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Details of Grant 

EPSRC Reference: EP/M000656/1
Title: An ICT Framework for Supplementary Electrical Heating for Decarbonisation of Domestic Heating
Principal Investigator: Laverty, Dr D M
Other Investigators:
Researcher Co-Investigators:
Project Partners:
Department: Sch of Electronics, Elec Eng & Comp Sci
Organisation: Queen's University of Belfast
Scheme: First Grant - Revised 2009
Starts: 31 December 2014 Ends: 04 November 2016 Value (£): 98,747
EPSRC Research Topic Classifications:
Sustainable Energy Networks
EPSRC Industrial Sector Classifications:
Related Grants:
Panel History:
Panel DatePanel NameOutcome
20 Aug 2014 Engineering Prioritisation Panel Meeting 20 August 2014 Announced
Summary on Grant Application Form
This research concerns the use of 'Supplementary Electric Heating' as a means to reduce carbon dioxide emissions caused by the consumption of fossil fuels for domestic heating. This will be achieved by using advanced storage heating appliances, for space heating and water heating, that will consume electricity when there is an abundance of low carbon generation such as wind power. This augments the conventional central heating system in the household, and reduces the amount of fossil fuels (oil and gas) consumed.

To achieve widespread uptake of supplementary electric heating it is necessary to be mindful electricity grid operation. The supplementary electric heaters must respect capacity constraints on the distribution networks they are installed on, and not adversely affect power quality. Additionally, there are challenges operating electricity grids with high capacities of non-synchronous renewable generation, specifically grid stability and inertia. By equipping the supplementary electric heaters with advanced monitoring equipment, it is possible to utilise a large population of these appliances to assist grid stability and simulate system inertia.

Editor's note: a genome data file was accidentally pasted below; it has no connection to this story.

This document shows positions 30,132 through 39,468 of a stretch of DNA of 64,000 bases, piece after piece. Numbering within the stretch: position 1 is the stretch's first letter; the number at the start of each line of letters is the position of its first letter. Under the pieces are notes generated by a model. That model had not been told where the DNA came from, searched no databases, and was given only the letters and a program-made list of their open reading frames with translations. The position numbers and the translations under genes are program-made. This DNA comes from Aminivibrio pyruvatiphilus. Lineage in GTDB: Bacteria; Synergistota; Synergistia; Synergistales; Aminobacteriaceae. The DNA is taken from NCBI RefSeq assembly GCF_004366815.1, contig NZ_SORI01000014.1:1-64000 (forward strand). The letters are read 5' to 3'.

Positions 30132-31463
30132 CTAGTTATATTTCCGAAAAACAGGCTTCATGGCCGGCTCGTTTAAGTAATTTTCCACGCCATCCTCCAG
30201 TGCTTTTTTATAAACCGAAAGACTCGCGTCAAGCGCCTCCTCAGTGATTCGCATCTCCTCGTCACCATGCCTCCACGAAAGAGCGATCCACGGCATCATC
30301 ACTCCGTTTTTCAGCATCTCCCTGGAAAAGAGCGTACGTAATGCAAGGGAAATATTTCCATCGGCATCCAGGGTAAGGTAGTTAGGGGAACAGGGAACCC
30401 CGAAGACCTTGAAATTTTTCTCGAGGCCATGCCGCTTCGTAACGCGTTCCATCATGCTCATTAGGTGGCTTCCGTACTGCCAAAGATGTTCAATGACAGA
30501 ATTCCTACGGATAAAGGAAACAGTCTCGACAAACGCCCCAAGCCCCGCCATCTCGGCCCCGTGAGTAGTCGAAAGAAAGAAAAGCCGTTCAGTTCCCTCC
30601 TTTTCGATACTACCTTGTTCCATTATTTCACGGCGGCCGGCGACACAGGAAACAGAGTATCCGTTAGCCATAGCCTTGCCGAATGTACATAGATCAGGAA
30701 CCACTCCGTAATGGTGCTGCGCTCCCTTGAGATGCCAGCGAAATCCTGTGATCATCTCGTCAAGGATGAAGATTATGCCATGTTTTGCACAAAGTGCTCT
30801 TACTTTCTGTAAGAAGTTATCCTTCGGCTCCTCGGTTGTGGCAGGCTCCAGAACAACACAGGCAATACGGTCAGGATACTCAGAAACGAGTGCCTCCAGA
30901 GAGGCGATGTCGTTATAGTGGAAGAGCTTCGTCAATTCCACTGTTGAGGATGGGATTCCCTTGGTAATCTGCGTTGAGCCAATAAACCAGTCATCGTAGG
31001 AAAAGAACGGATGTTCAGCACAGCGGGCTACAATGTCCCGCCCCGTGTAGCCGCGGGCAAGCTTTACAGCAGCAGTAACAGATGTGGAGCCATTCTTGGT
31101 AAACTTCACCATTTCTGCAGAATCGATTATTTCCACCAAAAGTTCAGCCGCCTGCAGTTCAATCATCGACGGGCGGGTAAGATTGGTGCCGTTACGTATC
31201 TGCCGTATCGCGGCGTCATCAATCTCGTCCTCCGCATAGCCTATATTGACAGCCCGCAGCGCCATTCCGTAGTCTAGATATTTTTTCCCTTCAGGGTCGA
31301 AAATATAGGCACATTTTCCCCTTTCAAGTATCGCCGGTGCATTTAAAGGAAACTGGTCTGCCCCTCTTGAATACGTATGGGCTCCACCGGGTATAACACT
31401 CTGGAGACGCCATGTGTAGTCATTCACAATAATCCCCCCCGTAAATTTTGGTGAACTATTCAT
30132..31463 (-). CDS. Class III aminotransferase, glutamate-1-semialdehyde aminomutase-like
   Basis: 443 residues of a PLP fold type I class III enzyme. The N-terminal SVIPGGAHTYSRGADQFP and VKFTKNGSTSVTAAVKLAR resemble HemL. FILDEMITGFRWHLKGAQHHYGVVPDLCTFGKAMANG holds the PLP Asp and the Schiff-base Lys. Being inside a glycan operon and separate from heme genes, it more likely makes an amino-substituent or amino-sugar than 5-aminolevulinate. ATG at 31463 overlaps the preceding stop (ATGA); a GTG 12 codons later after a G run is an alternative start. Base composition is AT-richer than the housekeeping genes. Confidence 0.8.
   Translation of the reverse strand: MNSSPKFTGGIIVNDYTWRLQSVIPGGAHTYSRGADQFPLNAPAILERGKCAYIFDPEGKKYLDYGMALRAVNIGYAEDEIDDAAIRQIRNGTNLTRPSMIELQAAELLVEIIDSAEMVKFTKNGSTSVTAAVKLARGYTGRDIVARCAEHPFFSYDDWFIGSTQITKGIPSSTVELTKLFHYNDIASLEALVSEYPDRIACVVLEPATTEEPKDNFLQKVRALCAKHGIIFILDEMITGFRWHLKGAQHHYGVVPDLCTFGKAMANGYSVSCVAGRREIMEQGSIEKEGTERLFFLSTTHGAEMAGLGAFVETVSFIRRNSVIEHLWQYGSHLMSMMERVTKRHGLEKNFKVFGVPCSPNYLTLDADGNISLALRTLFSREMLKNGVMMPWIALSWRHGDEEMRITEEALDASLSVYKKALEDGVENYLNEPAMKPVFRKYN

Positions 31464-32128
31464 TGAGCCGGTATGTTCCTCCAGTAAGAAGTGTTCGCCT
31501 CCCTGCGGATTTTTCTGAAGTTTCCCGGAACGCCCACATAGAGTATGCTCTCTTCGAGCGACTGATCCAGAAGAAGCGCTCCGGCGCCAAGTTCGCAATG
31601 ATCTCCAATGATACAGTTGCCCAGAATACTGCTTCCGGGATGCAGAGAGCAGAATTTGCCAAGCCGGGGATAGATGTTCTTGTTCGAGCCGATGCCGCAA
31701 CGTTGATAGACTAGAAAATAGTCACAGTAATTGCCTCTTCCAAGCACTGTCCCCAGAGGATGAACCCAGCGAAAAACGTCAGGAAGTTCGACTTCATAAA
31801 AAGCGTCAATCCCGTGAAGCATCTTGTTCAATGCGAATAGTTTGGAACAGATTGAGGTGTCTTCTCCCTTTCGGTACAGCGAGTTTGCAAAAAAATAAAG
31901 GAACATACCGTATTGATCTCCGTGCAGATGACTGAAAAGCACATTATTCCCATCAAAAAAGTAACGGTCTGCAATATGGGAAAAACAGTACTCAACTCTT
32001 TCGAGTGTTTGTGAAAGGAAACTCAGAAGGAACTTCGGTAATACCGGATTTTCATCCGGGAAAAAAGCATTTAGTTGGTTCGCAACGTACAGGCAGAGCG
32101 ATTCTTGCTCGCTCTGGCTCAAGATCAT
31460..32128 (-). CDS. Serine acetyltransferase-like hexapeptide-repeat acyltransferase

In order to achieve this level of control, an advanced communications network is required. Electrical utilities have traditionally had little motivation to have widespread, real-time communications with customers. Thus, the main thrust of this project is concerned with identifying the information communication technology needs of the supplementary electric heating control systems under both normal operation and in times when they must respond to system faults, and constructing a framework for the successful operation of the whole system.

The ICT framework that will be developed in this work will consider the unique challenges of Machine-to-Machine communication in the utility sector, where cyber-security threats remain a persistent concern. The framework will form the basis for future technologies in the active network management, or 'Smart Grid', sector.
Key Findings
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Potential use in non-academic contexts
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Date Materialised
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Organisation Website: http://www.qub.ac.uk